Surgeons at Intermountain Healthcare are now performing robotic-assisted surgery to advance surgical care for treatment of benign and malignant tumors of the lungs, esophagus, and chest wall.
For the first time, Intermountain surgeons began using the new da Vinci Xi surgical system in September for patients undergoing thoracic surgery at Intermountain Medical Center in Murray.
Patient Curtis Privet, 66, who received one of the first robotic lobectomies at Intermountain Medical Center, says he’s surprised at how quickly he healed from the four small incisions. He was back home in just two days to continue his recovery from lung surgery.
“Robotic surgery allows patients access to minimally invasive surgery with less pain, less blood loss, shorter hospital stays, smaller scars, and quicker recoveries,” said Richard Matern, MD, Intermountain director for robotics integration. “Patients are just happy getting back to life as soon as possible.”
Robotic-assisted surgery is a complimentary approach along with video assisted thoracoscopy that expands the availability of minimally-invasive procedures for thoracic disease to patients in Utah and throughout the Intermountain West.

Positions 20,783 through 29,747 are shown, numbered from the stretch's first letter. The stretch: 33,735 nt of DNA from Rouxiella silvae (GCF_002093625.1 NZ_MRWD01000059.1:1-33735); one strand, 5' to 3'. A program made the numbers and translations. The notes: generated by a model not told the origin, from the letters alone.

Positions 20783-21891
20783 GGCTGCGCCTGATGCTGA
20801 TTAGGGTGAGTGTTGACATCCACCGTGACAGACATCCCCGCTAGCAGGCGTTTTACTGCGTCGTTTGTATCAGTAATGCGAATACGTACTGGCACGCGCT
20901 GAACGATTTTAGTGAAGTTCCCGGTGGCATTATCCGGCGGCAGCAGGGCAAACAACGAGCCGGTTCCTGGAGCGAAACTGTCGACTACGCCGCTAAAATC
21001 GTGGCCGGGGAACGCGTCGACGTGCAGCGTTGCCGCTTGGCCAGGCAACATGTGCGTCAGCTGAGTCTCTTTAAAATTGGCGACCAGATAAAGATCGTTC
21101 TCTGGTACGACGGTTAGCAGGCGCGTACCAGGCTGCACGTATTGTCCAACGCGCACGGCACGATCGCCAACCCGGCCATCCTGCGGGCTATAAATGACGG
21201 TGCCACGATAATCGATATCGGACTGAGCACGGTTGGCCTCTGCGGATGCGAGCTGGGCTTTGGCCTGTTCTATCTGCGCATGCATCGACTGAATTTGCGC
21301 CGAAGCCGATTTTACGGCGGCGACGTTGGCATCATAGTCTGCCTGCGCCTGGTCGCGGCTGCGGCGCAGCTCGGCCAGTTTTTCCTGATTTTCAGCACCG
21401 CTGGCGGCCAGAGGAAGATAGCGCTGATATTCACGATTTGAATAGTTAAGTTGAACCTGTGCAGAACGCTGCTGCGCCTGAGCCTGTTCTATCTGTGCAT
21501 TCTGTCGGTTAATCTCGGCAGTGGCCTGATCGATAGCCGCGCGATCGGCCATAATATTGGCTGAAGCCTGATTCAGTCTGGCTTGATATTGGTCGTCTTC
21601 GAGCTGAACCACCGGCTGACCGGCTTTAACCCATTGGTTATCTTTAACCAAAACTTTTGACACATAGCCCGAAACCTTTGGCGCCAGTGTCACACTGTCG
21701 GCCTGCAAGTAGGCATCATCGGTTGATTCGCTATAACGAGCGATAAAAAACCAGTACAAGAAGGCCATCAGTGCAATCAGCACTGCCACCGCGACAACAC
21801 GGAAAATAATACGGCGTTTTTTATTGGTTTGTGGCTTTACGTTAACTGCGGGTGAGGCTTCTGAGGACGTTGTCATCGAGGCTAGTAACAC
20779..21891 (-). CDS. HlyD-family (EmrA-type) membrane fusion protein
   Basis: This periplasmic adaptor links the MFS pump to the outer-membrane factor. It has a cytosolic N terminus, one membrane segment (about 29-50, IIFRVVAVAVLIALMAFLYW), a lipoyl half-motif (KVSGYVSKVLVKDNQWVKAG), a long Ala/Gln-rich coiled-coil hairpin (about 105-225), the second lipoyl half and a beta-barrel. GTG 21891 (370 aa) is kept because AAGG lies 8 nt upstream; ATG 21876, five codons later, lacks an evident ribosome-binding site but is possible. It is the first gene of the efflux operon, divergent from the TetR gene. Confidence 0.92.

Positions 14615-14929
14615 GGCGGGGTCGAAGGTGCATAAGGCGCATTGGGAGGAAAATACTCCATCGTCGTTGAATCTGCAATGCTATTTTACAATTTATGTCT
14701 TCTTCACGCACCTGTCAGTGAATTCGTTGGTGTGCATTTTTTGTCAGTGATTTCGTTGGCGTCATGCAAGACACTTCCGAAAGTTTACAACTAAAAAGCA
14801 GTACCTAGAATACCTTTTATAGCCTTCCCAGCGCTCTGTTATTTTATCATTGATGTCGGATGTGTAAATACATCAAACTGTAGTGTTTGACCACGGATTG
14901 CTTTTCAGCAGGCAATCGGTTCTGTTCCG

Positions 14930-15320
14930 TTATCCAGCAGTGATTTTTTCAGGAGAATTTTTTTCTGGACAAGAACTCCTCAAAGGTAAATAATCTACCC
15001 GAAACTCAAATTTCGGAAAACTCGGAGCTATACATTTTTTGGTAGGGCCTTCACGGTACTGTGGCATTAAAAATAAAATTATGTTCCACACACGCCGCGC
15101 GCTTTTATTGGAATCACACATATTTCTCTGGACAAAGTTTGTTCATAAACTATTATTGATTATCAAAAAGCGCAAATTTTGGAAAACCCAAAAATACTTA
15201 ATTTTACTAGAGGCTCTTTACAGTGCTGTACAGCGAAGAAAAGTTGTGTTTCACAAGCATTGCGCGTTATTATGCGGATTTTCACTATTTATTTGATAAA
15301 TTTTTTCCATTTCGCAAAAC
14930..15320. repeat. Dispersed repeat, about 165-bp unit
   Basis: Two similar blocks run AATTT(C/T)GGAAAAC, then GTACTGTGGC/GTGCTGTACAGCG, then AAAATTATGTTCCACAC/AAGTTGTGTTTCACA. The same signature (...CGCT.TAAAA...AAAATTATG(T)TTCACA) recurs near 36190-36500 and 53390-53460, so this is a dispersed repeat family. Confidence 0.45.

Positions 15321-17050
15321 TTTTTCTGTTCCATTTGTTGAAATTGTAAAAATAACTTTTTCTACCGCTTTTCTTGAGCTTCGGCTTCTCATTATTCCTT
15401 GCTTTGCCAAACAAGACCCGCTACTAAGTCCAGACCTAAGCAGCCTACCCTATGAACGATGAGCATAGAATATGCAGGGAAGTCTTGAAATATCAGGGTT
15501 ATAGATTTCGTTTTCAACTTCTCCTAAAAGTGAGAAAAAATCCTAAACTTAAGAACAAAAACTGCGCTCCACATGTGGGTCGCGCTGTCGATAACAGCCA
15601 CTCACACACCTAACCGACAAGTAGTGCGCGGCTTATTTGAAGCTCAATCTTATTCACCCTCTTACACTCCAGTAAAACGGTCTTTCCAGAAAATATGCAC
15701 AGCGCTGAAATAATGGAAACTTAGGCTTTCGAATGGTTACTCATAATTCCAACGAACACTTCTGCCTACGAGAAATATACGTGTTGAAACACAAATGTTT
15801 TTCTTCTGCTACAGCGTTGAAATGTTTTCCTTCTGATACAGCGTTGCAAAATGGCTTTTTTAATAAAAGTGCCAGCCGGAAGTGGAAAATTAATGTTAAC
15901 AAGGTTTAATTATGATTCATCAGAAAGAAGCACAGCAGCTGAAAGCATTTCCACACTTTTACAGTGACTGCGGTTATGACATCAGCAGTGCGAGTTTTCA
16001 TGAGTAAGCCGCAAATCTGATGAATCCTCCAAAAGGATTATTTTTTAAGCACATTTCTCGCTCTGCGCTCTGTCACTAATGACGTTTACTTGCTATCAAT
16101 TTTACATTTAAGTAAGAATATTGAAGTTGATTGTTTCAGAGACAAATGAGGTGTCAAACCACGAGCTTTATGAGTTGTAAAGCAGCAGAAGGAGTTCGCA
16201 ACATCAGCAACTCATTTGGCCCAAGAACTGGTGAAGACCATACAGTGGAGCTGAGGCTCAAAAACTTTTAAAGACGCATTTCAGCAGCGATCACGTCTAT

A robotic-assisted surgery is performed through three to four small incisions. The surgeon uses a highly magnified 3D high-definition viewer to see the surgical areas. The surgeon then moves the robot’s four “wristed” instruments through the use of hand and foot controls. The motions are in tandem with the surgeon’s hands – allowing for greater dexterity, control, and precision.
“The surgeon has complete control of every instrument so you’re not relying on an assistant to move the camera as you operate in these difficult angles and confined spaces,” said Intermountain surgeon Nick Byrge, MD.
For thoracic surgeons operating in a small area around the heart, lung and rib cage, robotic-assisted surgery allows for more surgical accuracy in complex cases involving sensitive nerves and tissues.
“The minimally invasive surgery provides better visualization for the surgeon,” said Intermountain thoracic surgeon Peter Smit, MD. “Robotics offers more precise and finer dissection of critical vascular and organ systems in the dynamic chest cavity.”
The new da Vinci robotic system can also be programmed and positioned for other robotic surgeries like hernia repairs, urological and gynecological procedures, as well as stomach, bladder, kidney and intestine surgeries.
Not every patient is eligible for robotic surgery, according to Dr. Matern. Surgeons consider candidates based on anatomy, medical history, and a patient’s specific condition, he said.